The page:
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As more colleges send emails telling rejected applicants they have been admitted, some admissions officers share what they learned from their mistakes.
Excitement, existentialism fuel collaboration in online education among small, private liberal arts institutions.
Students spend countless thousands on housing fees for dorms they may never live in at colleges and universities they may never attend. Are these charges ethical?
Some Princeton students push university to stop asking whether applicants have been convicted of anything. They say academe needs more people with experience in the justice system.
College Board will try new approach to essay, drop the penalty for wrong answers and work with Khan Academy to provide free test-prep. Some experts like the changes (or most of them), while others see a bid to catch up to the ACT.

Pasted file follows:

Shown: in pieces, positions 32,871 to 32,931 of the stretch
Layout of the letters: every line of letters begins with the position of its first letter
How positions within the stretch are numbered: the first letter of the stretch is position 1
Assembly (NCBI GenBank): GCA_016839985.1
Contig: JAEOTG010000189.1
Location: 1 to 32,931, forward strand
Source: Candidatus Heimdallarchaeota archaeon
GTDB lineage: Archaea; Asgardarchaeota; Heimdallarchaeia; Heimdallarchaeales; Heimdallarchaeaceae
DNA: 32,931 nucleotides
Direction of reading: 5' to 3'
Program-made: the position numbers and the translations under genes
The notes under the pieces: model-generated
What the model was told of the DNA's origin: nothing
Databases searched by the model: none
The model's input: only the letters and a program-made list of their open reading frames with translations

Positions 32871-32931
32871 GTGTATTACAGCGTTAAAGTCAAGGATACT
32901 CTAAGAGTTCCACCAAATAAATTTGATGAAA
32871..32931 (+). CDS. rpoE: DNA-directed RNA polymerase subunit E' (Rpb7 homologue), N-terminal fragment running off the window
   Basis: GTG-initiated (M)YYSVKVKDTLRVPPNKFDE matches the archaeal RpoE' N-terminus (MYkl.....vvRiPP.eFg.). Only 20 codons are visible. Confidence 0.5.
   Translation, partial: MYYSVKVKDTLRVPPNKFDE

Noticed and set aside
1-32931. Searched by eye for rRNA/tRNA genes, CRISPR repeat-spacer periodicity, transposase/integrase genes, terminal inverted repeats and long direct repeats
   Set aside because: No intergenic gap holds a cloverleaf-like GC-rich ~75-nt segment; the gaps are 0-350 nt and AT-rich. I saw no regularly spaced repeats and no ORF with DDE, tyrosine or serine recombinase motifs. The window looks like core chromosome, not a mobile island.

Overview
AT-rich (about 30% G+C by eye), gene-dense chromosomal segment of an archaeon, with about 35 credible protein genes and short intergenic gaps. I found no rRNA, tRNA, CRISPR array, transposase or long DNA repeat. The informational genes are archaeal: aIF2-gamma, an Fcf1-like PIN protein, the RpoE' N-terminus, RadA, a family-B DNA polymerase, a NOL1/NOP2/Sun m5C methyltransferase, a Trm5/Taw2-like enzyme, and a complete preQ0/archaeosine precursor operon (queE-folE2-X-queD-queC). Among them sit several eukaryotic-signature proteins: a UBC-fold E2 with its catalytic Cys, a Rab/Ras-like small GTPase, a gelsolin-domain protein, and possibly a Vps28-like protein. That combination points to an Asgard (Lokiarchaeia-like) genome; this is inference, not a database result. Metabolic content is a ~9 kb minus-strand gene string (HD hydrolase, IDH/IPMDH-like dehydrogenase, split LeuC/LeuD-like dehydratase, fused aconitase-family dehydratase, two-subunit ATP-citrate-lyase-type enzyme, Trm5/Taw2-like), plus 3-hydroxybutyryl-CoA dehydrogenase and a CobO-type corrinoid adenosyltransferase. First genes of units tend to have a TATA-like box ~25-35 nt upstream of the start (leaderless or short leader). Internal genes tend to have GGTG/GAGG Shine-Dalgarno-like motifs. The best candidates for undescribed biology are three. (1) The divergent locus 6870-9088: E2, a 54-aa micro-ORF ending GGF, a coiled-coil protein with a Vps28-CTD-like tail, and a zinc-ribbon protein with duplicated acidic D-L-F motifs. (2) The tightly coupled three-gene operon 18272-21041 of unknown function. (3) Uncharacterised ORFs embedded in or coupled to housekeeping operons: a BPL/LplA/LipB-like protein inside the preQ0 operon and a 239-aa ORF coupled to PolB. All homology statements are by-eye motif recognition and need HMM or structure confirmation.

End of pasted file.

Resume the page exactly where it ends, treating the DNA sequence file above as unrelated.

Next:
One university says it has already begun denying admission to “risky” applicants over fears of how it would be rated under the Obama ratings proposal.
Large study finds nearly identical academic performance by students who submitted and didn't submit SAT or ACT scores at test-optional colleges.
Flagler admits that it altered test scores, grades and class ranks of new students, and a senior official resigns after he acknowledges making the changes.
Why is the University of Virginia backing away from a student aid policy that succeeded in attracting more low-income students? And why is UNC standing by a similar policy?
Admissions leaders gather to consider how to promote broader definitions of worthiness and more diversity in their classes -- all while dealing with the pressures of money and rankings.
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